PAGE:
Mark Jordan Legan
Mark Jordan Legan is an American television producer, writer and radio personality.
He created the critically acclaimed satire Thanks and recently co-wrote the controversial terrorism comedy The Cell, which landed him on the cover of the New York Times Arts & Leisure section ("Funniest script in Hollywood that no one will ever make.").
He appeared regularly on NPR's Day to Day where he wrote and hosted the "Bad Movie" podcasts that spotlight strange, weird and offbeat cinema from around the world. He also writes and hosts the video series, "NPR & Slate's Summary Judgment" as well as "Summary Judgment" and "The Worst Cinematic Crap That's Ever Been Made" for SlateV.com. He now is a regular contributor to NPR stations KPCC and KCRW in Southern California, where his latest pop culture segment, The Binge, can be heard monthly.
Mark recently launched a brand new podcast "Film Freaks Forever" with his friend and frequent writing partner, Phoef Sutton. It can be heard at all the major podcast sites.
- "Mark Legan". New York Times. Retrieved 2008-06-30.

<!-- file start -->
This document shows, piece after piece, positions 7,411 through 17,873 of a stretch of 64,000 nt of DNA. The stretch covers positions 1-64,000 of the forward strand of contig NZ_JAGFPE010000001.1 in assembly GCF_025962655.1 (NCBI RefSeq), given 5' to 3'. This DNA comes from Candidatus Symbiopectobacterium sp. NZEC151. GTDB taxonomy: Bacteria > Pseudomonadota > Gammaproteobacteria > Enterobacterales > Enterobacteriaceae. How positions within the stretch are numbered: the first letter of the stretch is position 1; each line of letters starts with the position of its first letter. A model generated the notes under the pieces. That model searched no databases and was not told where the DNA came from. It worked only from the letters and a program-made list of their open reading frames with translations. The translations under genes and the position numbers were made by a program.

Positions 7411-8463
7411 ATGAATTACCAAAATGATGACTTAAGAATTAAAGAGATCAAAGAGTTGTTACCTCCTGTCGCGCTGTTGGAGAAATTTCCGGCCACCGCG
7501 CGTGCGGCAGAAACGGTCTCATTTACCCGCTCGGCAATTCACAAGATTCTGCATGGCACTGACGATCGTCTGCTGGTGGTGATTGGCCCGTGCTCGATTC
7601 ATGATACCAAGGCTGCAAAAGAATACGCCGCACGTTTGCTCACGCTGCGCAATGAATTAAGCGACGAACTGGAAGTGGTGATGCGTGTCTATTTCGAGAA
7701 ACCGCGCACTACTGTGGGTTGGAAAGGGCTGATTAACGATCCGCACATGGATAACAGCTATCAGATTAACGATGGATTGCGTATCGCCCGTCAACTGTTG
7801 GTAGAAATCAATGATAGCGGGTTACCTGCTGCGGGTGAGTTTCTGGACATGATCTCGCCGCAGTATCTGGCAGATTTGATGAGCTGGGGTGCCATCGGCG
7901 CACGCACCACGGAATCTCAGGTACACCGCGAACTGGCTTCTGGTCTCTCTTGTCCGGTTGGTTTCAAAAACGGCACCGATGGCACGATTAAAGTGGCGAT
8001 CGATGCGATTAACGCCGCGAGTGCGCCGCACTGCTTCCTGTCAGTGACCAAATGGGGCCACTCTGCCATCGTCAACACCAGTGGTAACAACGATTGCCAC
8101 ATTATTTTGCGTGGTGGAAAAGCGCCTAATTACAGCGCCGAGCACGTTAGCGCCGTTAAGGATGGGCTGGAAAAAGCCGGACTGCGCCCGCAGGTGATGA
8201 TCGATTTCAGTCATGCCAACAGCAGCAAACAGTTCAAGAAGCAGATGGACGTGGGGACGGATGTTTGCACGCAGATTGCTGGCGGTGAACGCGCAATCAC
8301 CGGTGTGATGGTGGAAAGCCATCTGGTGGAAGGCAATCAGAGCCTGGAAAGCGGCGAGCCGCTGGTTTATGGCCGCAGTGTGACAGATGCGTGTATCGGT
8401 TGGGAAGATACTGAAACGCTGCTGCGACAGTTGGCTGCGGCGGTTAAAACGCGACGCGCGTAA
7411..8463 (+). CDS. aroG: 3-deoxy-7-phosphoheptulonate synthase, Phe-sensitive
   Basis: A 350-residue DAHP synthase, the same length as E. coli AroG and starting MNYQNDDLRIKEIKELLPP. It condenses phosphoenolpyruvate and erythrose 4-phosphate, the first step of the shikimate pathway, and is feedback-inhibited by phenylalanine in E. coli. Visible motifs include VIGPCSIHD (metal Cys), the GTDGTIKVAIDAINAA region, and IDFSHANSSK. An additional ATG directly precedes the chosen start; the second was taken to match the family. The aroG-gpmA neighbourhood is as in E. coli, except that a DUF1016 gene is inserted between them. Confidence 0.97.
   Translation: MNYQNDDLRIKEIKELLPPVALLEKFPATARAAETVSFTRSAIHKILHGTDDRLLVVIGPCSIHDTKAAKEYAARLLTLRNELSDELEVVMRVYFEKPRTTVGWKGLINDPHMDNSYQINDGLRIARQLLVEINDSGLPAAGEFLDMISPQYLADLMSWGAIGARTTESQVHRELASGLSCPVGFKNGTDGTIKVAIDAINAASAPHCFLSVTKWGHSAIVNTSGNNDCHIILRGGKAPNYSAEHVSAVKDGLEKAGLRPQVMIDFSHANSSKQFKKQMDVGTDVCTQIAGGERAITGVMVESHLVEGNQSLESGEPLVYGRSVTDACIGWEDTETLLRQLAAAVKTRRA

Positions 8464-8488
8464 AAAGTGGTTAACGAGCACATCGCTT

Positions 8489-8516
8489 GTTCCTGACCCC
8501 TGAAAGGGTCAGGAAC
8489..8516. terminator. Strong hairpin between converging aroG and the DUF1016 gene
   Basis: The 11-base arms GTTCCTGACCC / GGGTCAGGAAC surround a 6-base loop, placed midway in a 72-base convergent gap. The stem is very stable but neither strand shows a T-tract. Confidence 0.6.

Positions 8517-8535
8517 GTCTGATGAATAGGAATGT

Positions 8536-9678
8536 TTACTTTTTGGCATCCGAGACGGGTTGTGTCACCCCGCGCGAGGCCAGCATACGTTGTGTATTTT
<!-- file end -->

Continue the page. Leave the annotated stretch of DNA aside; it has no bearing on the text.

- "Mark Jordan Legan". TV.com. Retrieved 2008-06-30.
- Halbfinger, David M. (September 1, 2005). "The Pitch: A Series About Wacky Terrorists". The New York Times. Retrieved 2008-06-21.
'The Cell,' as this exercise in envelope-pushing is titled, has been making its way through Hollywood for more than a year, cracking up development executives and their assistants, being passed from friend to friend like an underground newspaper behind the Iron Curtain, and winning its creators, Mark Jordan Legan and Mark F. Wilding, scores of meetings and three other writing assignments.
- "Movies So Bad, They're Good". Slate.com. Retrieved 2008-06-30.
Our guide is Mark Jordan Legan, Hollywood writer, bad-film buff, and the man behind the weekly "Summary Judgment" segment for Slate and NPR's Day to Day.
- "Slate Magazine Launches "Slate V"". Washington Post. June 25, 2007. Retrieved 2008-06-30.
... visitors to the site will get their first taste of a Slate V original, “Bad Movies,” in which host Mark Jordan Legan looks at some of the worst films ever made.